In January, the Anti-Defamation League reported that all 50 murders in 2018 by U.S. political extremists had far-right links. And in 2019, federal law enforcement finally started to crack down on white nationalism. A Department of Homeland Security report named “White supremacist violent extremism” as a primary threat, and the FBI director said most recent domestic terrorism arrests were of white supremacists.
Eleven Atomwaffen Division members have been arrested since 2017; this militant neo-Nazi group openly encourages terrorism and has been linked to five murders. Many other white nationalists have been arrested, including online stalker Daniel McMahon; Conor Climo, who wanted to bomb a synagogue and gay club; and Michael Zaremski, who planned a mass shooting in a hospital. Tyler Tenbrink was sentenced to 15 years for aggravated assault and illegal firearm possession, and William Scott Planer received a four-year sentence for a 2016 clash with antifascists in Sacramento.
Others on the far right also received sentences as well, including three militia members who got between 25 and 30 years for planning attacks on Muslims. Roger Stone, Trump confidant and ally of the far-right group the Proud Boys, was convicted of obstructing a congressional inquiry. However, Marc and Elizabeth Hokoana — involved in a 2017 near-fatal shooting of an antifascist — had charges dropped after a hung jury.
The state has found a new resolve to crack down on street conflicts pitting antifascists against the alt-lite. In New York City, two Proud Boys received four-year sentences for a 2018 gang attack; the sentencing judge saying he wanted to prevent 1930s-style “political street brawls.” But this has meant U.S. antifascists are also getting significant prison sentences. These included one year for a New York City antifascist, and six years for one in Oregon.
This new change has slowly started to affect Portland, Oregon, as well. The year’s largest far-right demonstration was on August 17 in Portland; the Proud Boys attracted 300 people, while counterdemonstrators numbered around 1,000. But beforehand, several local far-right activists were visited by law enforcement or arrested. That morning, Donald Trump even tweeted, “Major consideration is being given to naming ANTIFA an “ORGANIZATION OF TERROR.” Portland is being watched very closely.” (This was part of a larger push by figures like Sen. Ted Cruz to have antifa declared “domestic terrorists.”)
The clashes in Portland also led to Andy Ngo’s popularity. He is a far-right propagandist that some mainstream media platforms inexplicably treat as a legitimate journalist. Ngo was roughed up after wading into a Portland antifascist counterprotest in July, and used this to fundraise almost $200,000 for his alleged injuries. While he was briefly an editor at Quillette, Ngo was attributed with publishing a “study” — its data was never verified — which alleged that a number of liberal journalists were “closely associated” with antifascists, and therefore were biased and mainstreaming partisan, extremist views. It inspired the Atomwaffen Division to make two videos that threatened many of the same journalists by name, and gave rise to the antifascist slogan, “Andy Ngo is a threat to our community and provides kill lists to Atomwaffen.”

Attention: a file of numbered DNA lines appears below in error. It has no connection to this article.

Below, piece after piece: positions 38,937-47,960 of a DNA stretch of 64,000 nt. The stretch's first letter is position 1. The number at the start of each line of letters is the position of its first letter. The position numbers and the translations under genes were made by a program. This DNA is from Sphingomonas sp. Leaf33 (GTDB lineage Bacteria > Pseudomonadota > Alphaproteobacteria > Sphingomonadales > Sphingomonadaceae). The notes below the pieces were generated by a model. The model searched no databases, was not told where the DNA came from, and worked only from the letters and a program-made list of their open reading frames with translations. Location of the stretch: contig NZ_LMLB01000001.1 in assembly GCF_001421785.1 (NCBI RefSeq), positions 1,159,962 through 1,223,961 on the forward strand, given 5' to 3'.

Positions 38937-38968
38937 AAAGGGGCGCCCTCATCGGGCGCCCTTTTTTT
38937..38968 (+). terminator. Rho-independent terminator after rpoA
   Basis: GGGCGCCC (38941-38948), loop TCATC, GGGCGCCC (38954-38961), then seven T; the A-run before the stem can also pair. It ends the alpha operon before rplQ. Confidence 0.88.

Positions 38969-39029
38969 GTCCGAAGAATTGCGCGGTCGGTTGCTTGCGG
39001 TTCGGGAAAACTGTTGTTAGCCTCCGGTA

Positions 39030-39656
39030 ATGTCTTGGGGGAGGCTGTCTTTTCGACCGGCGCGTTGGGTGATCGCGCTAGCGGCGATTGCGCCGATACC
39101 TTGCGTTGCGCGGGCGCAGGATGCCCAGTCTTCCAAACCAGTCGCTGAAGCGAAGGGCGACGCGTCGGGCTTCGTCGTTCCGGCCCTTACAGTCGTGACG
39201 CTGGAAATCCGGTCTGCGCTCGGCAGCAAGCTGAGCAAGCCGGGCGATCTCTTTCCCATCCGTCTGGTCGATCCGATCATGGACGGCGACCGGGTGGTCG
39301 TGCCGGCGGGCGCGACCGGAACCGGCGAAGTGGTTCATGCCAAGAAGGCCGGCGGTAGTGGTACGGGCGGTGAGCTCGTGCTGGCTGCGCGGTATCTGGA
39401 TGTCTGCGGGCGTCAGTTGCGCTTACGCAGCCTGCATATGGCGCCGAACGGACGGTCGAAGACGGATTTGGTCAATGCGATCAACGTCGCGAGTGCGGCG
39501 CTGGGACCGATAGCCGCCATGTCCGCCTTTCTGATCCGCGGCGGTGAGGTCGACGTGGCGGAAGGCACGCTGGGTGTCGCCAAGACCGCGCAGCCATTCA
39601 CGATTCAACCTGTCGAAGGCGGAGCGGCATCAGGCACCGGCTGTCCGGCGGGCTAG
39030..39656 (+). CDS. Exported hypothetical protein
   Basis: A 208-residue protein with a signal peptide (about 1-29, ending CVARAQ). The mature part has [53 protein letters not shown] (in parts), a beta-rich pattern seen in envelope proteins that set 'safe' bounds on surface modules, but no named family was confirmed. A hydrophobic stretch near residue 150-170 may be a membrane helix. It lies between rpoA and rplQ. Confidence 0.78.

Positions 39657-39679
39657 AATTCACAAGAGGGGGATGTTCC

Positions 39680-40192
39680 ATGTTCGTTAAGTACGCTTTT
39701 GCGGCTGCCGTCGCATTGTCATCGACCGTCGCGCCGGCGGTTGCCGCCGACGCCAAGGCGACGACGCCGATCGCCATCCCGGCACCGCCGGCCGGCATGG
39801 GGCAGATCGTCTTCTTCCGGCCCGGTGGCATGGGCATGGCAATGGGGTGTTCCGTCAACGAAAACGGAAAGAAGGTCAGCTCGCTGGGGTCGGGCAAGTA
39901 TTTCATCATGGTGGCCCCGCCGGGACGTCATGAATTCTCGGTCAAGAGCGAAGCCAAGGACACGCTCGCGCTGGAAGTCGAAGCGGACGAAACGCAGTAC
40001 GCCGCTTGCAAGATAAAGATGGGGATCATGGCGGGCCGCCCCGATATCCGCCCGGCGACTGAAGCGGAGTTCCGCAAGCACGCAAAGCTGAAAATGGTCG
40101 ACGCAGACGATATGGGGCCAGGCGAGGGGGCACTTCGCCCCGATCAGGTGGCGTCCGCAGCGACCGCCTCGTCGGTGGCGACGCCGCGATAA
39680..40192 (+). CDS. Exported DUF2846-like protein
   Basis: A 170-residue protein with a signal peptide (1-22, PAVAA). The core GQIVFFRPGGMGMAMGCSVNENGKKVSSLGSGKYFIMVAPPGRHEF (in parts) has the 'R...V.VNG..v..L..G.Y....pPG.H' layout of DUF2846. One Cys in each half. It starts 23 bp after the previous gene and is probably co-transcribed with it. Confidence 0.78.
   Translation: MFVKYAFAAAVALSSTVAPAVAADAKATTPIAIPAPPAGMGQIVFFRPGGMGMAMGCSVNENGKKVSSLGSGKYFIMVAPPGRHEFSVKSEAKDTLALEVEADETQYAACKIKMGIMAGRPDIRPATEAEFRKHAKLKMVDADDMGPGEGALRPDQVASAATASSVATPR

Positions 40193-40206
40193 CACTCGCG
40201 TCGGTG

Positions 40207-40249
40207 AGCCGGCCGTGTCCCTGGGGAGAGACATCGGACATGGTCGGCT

There were also smaller conflicts in Portland, including an attack on antifascists outside the Cider Riot bar on May 1. This has led to a major lawsuit against Joey Gibson, an alt-lite leader who has been at the center of many of the ongoing street conflicts in Portland, Oregon. Several of his associates have also been arrested on separate charges, including felony assault charges.
Many lawsuits also continue to dog the far right. In one, Andrew Anglin of the neo-Nazi website Daily Stormer was ordered to pay $14 million. Anglin had encouraged his followers to harass a Jewish family, who were then flooded with death threats and other abuse. Conspiracy theorist Alex Jones is being sued by nine families for his claims that the Sandy Hook massacre was a hoax. And new lawsuits joined existing ones against the far-right organizers of the 2017 Charlottesville demonstration.
Prospects for 2020
U.S. fascists and far rightists have not regained their momentum, but they still have wind beneath their sails and many options. The presidential election will undoubtedly be an opportunity for far-right groups to take action and recruit. Any attempt to actually either start building Trump’s wall on the Mexican border, or to remove Trump from office before his term is over, will also allow the far right to flex their muscles in the streets. Neo-Nazi groups advocating terrorism may inspire more attacks like in El Paso. The mounting environmental crisis will allow pro-environmental fascist groups future opportunities to sell their movement to new audiences. As migration by climate refugees increases, eco-fascists will undoubtedly push the environmental movement to incorporate open xenophobia and racism.
As long as Trump remains in power, he will ensure a political climate in which these groups can proliferate.